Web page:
The Second Book
Bold Visions: the short cut to inclusion - or the inevitable route to Winterbourne View?
The back cover synopsis provides the justification for publication:
"The dramatic reaction to the exposure of the Winterbourne View scandal left no doubt that the principles of Care in the Community policies introduced half a century ago are in tatters. This exposition poses the question of why such a laudable philosophy has gone so far off track; whether this outcome was predictable, who has been responsible for shaping policy developments and who has been implementing them? It attempts to draw attention to the possibility that current policies are based on fundamentally flawed premises and questions whether commendable philosophies become distorted and irrevocably lost as a consequence? It is hoped that the content will enable readers, whether layman, practitioner or professional, to form their own opinions. Hopefully it will prove controversial enough to stimulate wider debate at a national level.”
The threat of another horrific Winterbourne View scandal continues to grow as parents are being left with no choice but to reluctantly seek help from such institutions, as this the only option now readily available for them. Yet policy makers have continued to ignore the vital changes that need to be implemented in our society’s care system and to reverse the damaging regression they have caused with their fundamentally flawed policies.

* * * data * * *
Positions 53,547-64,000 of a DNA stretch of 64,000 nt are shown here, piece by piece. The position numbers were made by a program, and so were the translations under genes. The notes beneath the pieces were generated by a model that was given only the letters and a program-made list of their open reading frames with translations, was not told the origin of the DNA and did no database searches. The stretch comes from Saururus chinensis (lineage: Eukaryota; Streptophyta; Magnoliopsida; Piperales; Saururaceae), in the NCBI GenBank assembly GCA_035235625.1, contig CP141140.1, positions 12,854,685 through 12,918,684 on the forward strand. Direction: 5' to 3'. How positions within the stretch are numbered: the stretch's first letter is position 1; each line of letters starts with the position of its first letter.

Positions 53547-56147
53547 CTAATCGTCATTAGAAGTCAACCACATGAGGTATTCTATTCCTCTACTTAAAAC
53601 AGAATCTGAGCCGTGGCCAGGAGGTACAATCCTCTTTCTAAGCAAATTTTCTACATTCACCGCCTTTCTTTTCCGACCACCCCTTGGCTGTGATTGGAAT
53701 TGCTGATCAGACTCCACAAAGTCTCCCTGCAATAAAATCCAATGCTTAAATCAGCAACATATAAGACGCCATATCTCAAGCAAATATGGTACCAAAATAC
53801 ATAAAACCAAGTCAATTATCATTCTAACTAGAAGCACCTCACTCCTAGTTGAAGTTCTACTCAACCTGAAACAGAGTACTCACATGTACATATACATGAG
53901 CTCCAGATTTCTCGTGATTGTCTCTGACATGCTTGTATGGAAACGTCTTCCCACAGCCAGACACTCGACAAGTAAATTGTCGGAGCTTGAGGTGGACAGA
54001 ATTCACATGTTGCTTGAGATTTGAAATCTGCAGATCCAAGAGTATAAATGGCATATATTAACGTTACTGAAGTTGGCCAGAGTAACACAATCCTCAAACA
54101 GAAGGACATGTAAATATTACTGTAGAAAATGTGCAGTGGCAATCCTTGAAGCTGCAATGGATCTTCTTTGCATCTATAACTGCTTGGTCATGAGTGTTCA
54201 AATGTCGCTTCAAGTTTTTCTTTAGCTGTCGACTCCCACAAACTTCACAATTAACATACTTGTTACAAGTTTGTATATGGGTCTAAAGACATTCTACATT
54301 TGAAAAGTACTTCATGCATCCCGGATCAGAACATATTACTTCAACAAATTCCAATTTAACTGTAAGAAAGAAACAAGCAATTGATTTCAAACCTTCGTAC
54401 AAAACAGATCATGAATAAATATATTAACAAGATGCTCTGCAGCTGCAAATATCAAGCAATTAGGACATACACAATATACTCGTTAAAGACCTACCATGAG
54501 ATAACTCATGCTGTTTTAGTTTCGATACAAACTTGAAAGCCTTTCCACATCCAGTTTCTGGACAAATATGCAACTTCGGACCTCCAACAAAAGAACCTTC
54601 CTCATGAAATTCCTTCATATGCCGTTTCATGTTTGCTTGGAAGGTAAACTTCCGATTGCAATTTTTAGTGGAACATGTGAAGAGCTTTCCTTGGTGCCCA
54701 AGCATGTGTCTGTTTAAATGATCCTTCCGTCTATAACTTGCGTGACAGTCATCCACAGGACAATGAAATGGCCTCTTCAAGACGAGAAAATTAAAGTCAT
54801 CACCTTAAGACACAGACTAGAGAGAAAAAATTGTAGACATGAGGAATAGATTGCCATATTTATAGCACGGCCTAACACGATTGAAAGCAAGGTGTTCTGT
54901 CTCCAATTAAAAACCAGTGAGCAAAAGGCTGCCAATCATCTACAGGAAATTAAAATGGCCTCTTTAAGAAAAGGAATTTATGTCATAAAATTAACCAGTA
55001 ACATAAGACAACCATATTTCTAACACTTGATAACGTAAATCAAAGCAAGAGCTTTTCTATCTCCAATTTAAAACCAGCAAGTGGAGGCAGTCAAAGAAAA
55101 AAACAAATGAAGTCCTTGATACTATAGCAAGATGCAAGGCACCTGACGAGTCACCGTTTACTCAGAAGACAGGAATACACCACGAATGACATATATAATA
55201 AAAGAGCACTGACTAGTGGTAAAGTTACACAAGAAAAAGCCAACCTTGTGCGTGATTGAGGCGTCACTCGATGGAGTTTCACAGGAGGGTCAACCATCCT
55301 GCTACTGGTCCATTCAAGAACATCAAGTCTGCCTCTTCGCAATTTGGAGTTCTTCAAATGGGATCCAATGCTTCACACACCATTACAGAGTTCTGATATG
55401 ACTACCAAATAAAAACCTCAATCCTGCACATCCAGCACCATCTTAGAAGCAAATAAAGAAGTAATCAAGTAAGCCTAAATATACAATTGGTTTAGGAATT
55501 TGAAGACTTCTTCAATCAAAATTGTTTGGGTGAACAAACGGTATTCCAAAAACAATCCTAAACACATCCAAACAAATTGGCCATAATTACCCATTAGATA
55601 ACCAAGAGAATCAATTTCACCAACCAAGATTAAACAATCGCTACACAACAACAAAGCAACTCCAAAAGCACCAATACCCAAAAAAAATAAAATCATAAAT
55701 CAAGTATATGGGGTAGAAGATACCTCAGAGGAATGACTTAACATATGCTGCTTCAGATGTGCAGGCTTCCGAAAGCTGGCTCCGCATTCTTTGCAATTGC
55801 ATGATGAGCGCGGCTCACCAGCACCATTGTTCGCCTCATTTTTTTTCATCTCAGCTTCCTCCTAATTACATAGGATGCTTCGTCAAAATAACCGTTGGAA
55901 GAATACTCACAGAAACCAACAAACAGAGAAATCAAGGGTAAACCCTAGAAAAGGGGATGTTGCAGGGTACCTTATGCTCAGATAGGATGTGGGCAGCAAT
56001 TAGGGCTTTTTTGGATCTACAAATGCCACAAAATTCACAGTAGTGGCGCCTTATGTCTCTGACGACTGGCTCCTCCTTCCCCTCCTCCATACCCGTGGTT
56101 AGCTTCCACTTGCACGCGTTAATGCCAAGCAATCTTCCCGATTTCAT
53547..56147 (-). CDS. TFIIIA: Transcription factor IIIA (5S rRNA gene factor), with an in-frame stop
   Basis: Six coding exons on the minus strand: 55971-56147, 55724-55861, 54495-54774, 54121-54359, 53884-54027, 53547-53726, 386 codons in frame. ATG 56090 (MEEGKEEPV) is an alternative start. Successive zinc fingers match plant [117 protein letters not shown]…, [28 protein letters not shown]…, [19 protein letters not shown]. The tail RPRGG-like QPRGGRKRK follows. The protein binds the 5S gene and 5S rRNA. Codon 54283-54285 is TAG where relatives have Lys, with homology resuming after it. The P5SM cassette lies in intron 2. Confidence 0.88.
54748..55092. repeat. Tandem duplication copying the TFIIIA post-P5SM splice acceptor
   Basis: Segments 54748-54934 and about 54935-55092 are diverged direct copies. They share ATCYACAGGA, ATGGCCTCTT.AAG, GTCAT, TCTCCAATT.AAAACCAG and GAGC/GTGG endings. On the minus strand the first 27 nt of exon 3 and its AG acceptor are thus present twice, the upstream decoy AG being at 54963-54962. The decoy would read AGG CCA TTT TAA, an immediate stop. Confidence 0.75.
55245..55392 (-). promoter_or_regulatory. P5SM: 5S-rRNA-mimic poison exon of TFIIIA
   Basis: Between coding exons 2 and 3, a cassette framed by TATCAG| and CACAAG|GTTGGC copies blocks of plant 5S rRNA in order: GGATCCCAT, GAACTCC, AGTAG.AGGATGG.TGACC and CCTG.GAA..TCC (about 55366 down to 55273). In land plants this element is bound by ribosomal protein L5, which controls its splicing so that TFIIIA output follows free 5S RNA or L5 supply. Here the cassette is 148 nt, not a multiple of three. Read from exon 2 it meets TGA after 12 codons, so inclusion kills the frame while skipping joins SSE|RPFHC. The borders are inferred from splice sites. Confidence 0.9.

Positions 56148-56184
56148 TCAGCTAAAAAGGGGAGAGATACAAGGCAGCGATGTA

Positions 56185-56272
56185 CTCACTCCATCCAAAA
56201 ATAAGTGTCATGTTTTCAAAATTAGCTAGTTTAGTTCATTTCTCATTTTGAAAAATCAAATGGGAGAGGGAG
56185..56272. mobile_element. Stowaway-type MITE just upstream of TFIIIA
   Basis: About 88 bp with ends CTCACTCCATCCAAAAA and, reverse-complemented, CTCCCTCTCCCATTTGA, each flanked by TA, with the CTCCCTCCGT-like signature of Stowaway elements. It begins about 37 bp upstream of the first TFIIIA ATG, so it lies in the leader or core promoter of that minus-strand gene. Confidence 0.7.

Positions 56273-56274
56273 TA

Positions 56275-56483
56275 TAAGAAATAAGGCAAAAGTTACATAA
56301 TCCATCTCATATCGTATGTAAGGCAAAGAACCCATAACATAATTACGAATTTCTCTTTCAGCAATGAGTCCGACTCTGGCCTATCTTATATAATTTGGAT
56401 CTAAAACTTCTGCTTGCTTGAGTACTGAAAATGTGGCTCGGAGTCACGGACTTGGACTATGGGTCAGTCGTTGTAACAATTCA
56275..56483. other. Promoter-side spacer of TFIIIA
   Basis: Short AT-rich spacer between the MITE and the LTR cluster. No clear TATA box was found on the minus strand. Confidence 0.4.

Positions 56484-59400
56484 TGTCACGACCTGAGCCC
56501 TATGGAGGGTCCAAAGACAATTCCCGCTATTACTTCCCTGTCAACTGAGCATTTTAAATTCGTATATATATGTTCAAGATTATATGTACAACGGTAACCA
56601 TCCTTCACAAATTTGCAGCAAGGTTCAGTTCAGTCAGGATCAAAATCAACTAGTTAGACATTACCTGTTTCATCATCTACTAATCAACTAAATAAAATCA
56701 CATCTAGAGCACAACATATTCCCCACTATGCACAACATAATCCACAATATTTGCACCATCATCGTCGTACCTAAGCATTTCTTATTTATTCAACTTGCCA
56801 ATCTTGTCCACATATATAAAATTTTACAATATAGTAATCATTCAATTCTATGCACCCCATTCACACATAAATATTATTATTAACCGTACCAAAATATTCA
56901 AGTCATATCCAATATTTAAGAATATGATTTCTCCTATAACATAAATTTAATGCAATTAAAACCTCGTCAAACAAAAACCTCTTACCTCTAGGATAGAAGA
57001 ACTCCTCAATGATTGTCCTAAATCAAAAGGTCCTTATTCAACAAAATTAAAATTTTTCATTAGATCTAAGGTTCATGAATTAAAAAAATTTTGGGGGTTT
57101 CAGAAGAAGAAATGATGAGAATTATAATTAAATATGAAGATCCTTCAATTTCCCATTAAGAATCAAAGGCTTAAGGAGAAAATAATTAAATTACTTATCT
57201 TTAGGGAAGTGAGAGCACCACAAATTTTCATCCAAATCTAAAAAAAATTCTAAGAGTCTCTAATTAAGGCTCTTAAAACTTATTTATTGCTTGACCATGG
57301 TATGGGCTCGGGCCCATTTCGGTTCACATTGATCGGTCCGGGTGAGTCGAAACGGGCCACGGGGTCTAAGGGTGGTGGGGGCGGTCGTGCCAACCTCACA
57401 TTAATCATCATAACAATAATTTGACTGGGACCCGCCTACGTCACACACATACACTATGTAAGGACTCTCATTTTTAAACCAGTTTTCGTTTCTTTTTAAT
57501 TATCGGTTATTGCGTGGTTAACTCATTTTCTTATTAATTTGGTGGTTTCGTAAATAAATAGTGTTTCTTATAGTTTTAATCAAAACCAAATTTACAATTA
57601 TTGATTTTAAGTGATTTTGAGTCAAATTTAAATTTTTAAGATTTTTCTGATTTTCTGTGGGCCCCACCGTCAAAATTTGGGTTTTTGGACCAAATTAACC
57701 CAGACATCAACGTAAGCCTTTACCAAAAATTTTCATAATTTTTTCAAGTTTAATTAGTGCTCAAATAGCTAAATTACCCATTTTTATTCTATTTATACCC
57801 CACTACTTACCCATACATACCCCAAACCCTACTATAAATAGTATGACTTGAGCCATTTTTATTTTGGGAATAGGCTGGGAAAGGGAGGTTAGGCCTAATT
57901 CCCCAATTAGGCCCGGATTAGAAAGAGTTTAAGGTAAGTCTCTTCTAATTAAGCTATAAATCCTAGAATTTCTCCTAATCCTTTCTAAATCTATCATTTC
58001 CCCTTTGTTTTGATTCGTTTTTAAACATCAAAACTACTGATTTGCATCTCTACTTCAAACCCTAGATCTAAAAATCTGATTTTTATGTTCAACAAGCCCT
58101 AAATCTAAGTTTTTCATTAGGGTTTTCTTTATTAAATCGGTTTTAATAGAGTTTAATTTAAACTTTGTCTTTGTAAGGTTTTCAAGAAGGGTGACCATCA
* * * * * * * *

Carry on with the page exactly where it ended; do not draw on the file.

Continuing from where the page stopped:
In an effort to overcome the strong resistance of those unable to accept my rational and objective justifications, with my opinions and contributions to national debates continuously blocked, the need to give the public more than just the one-sided story became paramount.
The solution was a much more simplified and direct approach in the form of a brief monologues, with two distinctly different approaches: the first exposes the fragility of the policies upon which momentous decisions that led to the outcome of Winterbourne View were based; the second illustrates more accurately the problems that beset those with all levels of learning disability in attaining genuine acceptance by their communities.
The issue of genuine acceptance and inclusion arises from the apparent difficulty that policymakers have had in accepting that brain damage does actually exist. It confirms that there is a tremendous amount of productive capacity and contribution to the benefit of our society available if people with learning are provided with the right support, in the right environment, and the right quality staff
THE TRAGEDY OF WINTERBOURNE VIEW
Good Intentions - And the Law of Unintended Consequences.
Lawrence: An Ambassador Extraordinary